Wednesday, October 23, 2013

On the making of cobblers wax.....

I think this is the second or third time I've made cobblers wax, this time a big batch. You can make it at various ratios of Rosin : Wax : Oil, and this particular ratio is 6.75 : 2.25 : 1 
More rosin makes the wax harder and more tacky, more wax makes it softer, but less tacky.

In times of old, 'summer wax' was harder, and 'winter wax' was softer, for obvious reasons: no great source of heat in the winter.

Anyways, there's the final batch (18 sticks), and what follows is a series of photos of the process.

Start with your raw materials. Wax and rosin, in 1lb bags.

 You'll need a scale to work out how much of each you want. For 500g total of wax rosin and oil, I used 337.5g rosin, 112.5g wax and 50ml oil (1g = 1ml at a close approximation for oil)

Raw materials in a pan. (You're not going to want to reuse this for food)

The wax melts first

Then the resin,

You need to wait until it is all melted and no lumps are obvious.
Be careful though, the pine rosin is highly flammable, so don't melt it on maximum heat, otherwise it will burn.
I get it to a good temperature and then reduce the heat to less than half max.

Pre chill your molds in the freezer; these were $1 each from Ikea - silicone molds are key, it allows the wax to be easily removed once it solidifies.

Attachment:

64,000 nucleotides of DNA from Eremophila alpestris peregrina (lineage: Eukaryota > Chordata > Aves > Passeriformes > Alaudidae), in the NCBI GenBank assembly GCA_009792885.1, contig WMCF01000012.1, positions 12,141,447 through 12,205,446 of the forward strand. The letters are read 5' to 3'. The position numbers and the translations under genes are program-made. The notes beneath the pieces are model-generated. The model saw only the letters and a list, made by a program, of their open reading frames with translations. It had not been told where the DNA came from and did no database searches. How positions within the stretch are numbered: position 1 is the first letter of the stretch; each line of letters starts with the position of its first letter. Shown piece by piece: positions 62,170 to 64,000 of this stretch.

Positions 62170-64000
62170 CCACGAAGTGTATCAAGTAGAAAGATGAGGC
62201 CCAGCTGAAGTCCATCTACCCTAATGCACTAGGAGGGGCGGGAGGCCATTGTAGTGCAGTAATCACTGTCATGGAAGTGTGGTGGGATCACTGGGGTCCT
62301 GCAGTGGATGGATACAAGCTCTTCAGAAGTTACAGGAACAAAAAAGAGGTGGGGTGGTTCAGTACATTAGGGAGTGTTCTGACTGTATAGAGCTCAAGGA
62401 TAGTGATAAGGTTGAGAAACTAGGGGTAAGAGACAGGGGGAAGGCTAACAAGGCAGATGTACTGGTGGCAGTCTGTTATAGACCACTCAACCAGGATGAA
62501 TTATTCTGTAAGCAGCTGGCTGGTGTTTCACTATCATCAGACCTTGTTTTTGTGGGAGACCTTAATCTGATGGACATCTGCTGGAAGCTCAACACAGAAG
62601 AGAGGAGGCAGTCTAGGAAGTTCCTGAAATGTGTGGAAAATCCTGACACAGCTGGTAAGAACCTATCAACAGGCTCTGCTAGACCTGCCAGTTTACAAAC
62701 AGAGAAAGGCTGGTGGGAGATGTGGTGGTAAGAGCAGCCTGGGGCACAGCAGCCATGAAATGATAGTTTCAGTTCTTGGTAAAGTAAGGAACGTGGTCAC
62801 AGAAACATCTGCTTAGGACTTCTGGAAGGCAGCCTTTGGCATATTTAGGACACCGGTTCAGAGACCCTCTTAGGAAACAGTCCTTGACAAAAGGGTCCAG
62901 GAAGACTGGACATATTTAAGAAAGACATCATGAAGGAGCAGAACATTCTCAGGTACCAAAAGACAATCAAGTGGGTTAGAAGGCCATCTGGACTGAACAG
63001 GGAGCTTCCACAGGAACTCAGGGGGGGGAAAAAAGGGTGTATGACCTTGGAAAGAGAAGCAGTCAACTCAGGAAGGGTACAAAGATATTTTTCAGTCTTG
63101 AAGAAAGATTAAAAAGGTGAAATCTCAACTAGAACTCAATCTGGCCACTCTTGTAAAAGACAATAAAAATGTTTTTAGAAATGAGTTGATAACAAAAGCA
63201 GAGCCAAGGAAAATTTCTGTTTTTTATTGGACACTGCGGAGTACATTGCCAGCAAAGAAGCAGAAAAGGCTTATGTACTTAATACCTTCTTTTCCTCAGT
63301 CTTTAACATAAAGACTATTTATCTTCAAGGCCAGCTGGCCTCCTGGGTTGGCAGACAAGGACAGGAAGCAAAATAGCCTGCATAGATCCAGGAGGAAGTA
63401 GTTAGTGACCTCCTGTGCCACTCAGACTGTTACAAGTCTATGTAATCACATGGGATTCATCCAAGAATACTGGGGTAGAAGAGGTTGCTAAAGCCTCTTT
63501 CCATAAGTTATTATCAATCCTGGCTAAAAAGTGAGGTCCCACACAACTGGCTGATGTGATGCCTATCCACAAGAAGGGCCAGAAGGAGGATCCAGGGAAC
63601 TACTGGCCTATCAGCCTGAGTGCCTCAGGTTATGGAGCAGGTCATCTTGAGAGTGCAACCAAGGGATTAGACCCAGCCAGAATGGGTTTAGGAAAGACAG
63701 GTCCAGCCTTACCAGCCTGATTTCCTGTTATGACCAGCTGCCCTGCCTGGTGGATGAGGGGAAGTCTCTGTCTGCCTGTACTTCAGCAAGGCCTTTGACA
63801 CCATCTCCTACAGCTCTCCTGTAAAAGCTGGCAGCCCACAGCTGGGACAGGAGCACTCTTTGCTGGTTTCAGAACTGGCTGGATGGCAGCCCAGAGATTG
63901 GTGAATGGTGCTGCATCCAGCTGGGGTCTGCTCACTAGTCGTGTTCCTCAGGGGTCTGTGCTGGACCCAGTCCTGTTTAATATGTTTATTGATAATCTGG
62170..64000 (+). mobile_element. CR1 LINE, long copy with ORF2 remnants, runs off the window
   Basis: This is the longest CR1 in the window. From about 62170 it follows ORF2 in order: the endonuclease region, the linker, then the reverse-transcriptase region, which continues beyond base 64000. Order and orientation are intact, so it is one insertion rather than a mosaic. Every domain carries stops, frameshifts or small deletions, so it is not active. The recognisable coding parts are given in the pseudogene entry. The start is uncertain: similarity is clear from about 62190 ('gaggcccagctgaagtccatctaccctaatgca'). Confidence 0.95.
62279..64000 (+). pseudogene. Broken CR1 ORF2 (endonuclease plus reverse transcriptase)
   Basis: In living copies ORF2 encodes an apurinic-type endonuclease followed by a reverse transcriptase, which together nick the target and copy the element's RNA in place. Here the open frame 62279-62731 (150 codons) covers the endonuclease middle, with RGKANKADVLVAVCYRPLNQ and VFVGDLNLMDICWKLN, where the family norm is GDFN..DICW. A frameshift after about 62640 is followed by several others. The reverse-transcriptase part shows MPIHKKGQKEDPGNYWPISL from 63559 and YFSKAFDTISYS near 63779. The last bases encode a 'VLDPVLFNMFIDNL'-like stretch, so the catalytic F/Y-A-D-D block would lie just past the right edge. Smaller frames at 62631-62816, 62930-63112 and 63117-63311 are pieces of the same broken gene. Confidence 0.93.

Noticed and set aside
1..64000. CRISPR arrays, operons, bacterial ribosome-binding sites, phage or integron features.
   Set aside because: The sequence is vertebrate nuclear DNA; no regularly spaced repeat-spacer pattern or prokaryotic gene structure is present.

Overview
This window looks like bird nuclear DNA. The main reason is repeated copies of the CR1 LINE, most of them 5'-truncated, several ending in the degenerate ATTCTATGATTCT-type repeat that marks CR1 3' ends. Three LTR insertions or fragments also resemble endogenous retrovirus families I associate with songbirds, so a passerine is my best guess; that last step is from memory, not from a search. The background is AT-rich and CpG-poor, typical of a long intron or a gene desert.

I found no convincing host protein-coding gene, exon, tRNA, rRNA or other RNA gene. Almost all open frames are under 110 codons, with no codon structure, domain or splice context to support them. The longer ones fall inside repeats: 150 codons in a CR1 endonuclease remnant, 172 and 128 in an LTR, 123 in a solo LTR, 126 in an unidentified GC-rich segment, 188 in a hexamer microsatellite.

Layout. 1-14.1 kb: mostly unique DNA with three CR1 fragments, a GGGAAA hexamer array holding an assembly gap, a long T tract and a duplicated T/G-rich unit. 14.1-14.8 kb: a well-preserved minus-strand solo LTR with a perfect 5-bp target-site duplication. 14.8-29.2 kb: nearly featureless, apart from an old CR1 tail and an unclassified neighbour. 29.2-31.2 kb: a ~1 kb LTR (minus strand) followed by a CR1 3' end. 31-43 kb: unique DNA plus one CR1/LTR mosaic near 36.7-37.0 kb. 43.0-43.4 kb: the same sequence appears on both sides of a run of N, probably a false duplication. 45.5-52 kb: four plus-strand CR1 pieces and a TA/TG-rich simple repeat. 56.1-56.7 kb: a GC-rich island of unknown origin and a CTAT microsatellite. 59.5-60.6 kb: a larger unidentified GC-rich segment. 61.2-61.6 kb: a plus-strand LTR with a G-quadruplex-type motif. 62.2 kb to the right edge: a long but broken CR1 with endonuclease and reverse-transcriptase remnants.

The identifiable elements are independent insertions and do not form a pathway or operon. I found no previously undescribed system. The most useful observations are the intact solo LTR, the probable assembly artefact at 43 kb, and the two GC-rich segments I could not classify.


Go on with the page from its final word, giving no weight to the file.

The use of foil under the trays prevents an occurrence of wrath from the lady of the house, though with wax, it can easily be removed, if you're dyeing in the kitchen you do so at your own risk!!


 Your hardened wax sticks - the over spill on the sides can be collected and remelted next time, or used immediately.

Easily removed from the mold.

A little bit on your finger as you're tying works wonders for holding materials in place with minimum thread wraps, and your body temperature keeps it soft enough to run over the thread as you need it.

If anyone is interested, the wax above is available for $13 per stick (enough to last you a lifetime), shipped CONUS. Just shoot me an email

Eunan








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